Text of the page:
Then, on April 1, the last day for early voting, a state computer system crashed. This caused long delays in both getting acceptable IDs from the DMV as well as verifying voters registration information for those attempting to vote early.
During the Spring Election on April 5, headaches over
voter ID were numerous. There were even reports of students
leaving the long lines before getting a chance to vote because they
could not skip their classes.
The day after the election, a former state Republican staffer recalled that, during a GOP caucus, some of the Republican staffers "were giddy about the prospects of suppressing minority and college voters."
They are not even pretending anymore! Though they claimed the bill was to address the (non-existent) problem of voter fraud, we knew from the beginning that it was simply a power grab to help themselves and their party by disenfranchising voting blocks that don't tend to vote for them.
I voted against this bill when it was introduced in 2011, and I still stand against it. We should focus on legislation that will help our citizens, not hurt them. We should be making it easier to vote, not harder. Adding multiple unnecessary hoops for voters to jump through so that they can participate our country's greatest civic duty solves nothing. I will continue to fight against harmful legislation that hurts Wisconsin's citizens.
Quest for Equal Pay an Ongoing Struggle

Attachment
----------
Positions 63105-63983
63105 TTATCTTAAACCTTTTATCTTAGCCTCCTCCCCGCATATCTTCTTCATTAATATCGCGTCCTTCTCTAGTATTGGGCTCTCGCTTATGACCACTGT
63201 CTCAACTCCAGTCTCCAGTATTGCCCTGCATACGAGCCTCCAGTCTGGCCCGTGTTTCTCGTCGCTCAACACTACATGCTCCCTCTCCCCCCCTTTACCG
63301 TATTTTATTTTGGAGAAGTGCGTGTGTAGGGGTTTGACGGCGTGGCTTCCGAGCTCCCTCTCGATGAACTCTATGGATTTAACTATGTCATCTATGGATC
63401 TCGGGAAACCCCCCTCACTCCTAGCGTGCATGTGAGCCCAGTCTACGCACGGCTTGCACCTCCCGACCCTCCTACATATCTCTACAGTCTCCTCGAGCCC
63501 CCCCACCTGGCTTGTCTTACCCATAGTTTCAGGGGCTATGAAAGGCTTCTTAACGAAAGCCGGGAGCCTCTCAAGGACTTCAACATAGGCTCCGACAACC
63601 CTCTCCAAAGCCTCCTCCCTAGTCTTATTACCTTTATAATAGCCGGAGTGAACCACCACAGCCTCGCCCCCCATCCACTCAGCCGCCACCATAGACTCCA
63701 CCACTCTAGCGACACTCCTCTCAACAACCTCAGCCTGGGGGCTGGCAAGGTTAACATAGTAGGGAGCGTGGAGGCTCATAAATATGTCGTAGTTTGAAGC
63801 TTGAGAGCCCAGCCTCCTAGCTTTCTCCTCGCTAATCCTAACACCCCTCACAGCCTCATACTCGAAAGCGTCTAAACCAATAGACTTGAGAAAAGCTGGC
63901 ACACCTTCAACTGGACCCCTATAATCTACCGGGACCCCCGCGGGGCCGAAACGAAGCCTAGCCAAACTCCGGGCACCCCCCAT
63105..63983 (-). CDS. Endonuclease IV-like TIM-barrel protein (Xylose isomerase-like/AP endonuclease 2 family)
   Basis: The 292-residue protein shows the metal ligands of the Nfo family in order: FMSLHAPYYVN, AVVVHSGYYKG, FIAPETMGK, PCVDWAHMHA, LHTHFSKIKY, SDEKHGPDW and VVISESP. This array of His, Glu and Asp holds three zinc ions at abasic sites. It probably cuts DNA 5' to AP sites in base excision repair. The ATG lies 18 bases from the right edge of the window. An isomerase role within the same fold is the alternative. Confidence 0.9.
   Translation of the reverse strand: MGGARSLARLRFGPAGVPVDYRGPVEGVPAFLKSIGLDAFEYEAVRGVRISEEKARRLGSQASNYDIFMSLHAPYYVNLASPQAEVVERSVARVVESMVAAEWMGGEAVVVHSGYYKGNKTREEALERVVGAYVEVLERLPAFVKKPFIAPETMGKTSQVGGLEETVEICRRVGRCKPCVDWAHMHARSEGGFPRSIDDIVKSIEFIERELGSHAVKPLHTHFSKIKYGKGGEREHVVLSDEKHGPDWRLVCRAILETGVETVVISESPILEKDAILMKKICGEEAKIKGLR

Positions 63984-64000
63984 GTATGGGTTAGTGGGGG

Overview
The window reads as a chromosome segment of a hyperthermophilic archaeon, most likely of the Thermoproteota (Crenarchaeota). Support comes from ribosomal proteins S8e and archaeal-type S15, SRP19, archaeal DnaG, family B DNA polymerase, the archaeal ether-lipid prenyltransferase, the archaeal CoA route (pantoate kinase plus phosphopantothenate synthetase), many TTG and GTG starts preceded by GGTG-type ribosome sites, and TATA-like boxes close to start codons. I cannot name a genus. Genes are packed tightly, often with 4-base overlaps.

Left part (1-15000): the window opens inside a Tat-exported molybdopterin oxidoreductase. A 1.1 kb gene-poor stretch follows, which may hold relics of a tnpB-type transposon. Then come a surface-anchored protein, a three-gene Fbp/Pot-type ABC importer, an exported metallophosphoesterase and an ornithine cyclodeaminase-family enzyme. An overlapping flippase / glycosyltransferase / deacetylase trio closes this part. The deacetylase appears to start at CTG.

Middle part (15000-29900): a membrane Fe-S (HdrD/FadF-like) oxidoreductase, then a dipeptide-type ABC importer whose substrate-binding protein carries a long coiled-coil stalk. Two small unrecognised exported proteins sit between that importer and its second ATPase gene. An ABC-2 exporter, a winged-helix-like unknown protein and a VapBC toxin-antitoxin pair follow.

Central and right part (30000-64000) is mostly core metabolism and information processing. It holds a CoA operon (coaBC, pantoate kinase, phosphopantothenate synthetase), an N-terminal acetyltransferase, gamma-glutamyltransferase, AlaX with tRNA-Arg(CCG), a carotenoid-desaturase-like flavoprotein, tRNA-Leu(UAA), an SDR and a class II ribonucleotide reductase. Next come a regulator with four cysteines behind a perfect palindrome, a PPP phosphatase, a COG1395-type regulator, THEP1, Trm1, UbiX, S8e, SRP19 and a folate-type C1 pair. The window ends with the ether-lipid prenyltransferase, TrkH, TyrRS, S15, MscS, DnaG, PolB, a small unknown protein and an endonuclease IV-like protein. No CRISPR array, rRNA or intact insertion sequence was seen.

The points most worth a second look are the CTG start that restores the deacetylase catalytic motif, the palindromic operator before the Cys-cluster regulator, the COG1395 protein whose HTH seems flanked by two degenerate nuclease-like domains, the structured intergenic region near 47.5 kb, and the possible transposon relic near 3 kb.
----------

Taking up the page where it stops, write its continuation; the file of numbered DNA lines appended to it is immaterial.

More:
Tuesday, April 12 marked this year's "Equal Pay Day." It is the day that symbolizes how far into the new year an average woman would have to work to earn what an average man earned in the previous year (meaning an woman would have to work from January 1, 2015-April 12, 2016 to earn what a man makes from January 1, 2015-December 31, 2015).
President Kennedy signed the Equal Pay Act over 50 years ago, and yet we still have a significant gender disparity in yearly earnings. Today, both nationally and in Wisconsin, women earn on average 79 cents for every dollar the average man makes. That means women earn $10,000 less per year than their male counterparts. This is unacceptable.
The gap is significantly worse for women of color. According to the National Partnership for Women and Families, "African American women are paid, on average, 60 cents and Latinas are paid just 55 cents for every dollar paid to white, non-Hispanic men."